Double Pay for Nothing?

Double Pay for Nothing?

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Money can be used to increase (double and even triple) wages of teachers. But will such a populist move change their motivation and students' learning outcomes?

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The ruling Georgian Dream coalition’s recent plan to gradually ramp up education spending to as much as 6% of GDP by 2022, has come as a surprise to many.

“Funding allocated to the education system will be increased annually and will reach its maximum by 2022, when we will hit the target of 6 percent of the Gross Domestic Products (GDP), i.e. one fourth of the State Budget. It will be ensured with a tailor-made piece of legislation – Education Equality Act – which will be binding for the current and future Governments of Georgia for over years to keep the investments this high into the education sector and steadily increase it every single year. Moreover, such voluminous public investment in the education system will lead to respective private sector initiatives and education system will thus become dominant in our economy ultimately with its 10-11% share.” - Georgian Prime Minister Mamuka Bakhtadze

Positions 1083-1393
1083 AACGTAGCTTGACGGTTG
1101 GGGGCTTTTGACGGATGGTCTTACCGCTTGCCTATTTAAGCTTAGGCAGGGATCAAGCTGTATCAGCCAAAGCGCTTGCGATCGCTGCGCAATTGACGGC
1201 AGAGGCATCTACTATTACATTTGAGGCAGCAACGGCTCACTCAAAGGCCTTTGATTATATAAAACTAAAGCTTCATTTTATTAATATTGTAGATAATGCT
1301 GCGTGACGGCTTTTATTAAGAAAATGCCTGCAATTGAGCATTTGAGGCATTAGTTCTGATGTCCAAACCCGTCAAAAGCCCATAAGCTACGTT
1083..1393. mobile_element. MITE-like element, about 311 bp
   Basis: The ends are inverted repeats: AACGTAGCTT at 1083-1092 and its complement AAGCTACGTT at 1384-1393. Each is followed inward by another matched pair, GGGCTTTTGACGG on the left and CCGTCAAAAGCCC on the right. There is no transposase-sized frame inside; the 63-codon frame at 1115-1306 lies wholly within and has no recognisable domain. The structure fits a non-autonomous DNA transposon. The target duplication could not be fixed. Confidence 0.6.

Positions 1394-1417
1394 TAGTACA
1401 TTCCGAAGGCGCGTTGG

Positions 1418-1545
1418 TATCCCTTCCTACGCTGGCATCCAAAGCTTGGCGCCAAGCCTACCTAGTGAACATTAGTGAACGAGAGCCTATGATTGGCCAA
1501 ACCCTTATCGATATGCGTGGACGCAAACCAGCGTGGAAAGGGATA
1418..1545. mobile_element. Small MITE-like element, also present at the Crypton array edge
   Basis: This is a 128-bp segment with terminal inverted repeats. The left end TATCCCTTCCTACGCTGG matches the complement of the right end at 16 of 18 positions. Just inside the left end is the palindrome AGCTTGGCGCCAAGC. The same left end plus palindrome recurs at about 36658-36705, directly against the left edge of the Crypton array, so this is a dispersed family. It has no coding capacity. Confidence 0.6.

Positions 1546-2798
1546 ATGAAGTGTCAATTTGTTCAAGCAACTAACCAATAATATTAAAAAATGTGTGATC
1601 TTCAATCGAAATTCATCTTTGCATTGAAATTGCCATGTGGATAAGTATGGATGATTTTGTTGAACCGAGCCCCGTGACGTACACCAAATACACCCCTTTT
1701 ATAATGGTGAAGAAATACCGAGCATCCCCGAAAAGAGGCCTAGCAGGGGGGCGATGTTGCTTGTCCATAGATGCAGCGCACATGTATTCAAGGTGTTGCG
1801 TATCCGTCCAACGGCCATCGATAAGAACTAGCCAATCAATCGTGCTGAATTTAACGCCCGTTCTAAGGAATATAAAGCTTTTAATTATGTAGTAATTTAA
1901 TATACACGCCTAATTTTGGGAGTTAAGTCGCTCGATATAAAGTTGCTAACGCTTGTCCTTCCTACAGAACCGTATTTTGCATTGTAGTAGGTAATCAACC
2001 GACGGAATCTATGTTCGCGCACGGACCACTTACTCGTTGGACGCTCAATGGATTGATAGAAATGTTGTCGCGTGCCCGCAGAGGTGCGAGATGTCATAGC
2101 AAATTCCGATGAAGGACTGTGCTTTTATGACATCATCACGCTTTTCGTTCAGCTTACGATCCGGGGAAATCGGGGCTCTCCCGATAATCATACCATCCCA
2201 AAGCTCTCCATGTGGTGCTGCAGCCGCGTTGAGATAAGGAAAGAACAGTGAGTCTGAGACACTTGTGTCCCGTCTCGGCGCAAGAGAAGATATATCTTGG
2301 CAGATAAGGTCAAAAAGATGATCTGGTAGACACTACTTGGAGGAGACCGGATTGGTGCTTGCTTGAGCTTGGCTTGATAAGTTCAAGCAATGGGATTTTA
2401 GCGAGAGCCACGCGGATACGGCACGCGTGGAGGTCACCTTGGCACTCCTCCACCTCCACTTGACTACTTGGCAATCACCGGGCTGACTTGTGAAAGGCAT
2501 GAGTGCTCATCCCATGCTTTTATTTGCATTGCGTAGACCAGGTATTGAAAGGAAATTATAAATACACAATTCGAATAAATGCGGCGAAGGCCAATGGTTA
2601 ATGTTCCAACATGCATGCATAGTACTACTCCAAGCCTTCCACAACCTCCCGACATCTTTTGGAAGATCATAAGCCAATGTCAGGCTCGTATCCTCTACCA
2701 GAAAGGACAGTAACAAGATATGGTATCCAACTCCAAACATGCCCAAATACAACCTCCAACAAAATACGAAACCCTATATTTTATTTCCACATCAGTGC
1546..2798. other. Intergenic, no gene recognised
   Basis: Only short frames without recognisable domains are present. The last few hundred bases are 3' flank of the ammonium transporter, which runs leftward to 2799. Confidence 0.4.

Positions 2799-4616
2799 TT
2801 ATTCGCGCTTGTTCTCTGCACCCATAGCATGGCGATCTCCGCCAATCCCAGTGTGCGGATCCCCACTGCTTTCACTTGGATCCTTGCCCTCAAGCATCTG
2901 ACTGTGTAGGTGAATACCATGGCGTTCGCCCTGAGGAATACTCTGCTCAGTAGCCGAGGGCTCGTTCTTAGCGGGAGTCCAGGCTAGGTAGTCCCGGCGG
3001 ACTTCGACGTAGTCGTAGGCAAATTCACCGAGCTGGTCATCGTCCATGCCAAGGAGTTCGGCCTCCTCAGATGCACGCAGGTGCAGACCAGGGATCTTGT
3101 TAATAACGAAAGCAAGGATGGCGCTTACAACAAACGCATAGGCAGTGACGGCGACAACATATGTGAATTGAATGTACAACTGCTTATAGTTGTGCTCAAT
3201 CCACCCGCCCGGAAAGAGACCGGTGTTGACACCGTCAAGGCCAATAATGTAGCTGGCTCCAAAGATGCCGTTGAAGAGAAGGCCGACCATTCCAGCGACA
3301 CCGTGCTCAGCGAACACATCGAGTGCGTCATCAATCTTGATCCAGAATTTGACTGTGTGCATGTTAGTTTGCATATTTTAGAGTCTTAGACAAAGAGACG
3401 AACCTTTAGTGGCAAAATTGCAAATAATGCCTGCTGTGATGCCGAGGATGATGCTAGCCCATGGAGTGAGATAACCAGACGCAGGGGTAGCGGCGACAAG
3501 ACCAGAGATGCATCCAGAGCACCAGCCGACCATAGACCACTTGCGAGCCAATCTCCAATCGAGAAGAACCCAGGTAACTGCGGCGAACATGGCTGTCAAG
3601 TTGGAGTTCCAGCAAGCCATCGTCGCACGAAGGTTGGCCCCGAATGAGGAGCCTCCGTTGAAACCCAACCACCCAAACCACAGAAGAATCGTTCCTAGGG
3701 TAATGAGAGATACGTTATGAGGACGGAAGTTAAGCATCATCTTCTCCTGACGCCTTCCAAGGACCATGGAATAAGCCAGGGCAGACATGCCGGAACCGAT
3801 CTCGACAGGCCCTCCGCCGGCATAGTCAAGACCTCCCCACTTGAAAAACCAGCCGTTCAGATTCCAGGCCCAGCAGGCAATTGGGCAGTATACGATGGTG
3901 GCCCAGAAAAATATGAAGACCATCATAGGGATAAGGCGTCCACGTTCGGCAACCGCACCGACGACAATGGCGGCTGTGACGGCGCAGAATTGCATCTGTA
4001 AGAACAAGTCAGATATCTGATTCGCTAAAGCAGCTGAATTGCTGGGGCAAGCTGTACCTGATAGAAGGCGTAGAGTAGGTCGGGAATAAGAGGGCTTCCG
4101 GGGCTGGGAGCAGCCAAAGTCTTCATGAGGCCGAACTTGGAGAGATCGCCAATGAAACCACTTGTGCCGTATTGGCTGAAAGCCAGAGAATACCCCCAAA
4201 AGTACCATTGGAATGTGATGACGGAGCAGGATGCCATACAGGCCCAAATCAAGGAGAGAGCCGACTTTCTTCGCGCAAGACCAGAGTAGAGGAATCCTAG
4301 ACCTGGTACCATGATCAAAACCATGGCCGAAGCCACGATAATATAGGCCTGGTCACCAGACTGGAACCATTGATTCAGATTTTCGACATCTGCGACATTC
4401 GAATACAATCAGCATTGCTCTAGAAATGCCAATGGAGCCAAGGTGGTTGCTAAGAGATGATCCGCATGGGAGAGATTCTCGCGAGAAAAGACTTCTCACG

Let us begin by stating the obvious: this proposal is long overdue.

Georgia’s general education system – the public segment of it – is among the worst in the world, judging by the results of international math and science tests, such as PISA (Georgia ranked 60th in science, 62nd in reading and 57th in mathematics out of 72 countries included in the PISA of 2015).

As shown in Chart 1, the Georgian educators’ average wages (581.4 GEL) were lower than in any other sector of the economy in 2017. Think of it: Georgian teachers earn less than the country’s peasants and hunters-gatherers, and less than 60% of the national average (about 1,000 GEL).


Graph 1. Georgian Wages by Economic Activity in 2017
The Georgian educators’ average wages (581.4 GEL) were lower than in any other sector of the economy.

Not surprisingly, a very large share of Georgia’s teacher population lacks basic qualifications. And of those, many are past retirement age, but unwilling to retire despite low wages (since retirement benefits are even lower). In Georgia’s countryside, teacher jobs are an important source of cash, complementing in-kind income from subsistence agriculture. Teaching also comes with improved social status and side earnings from private tutoring.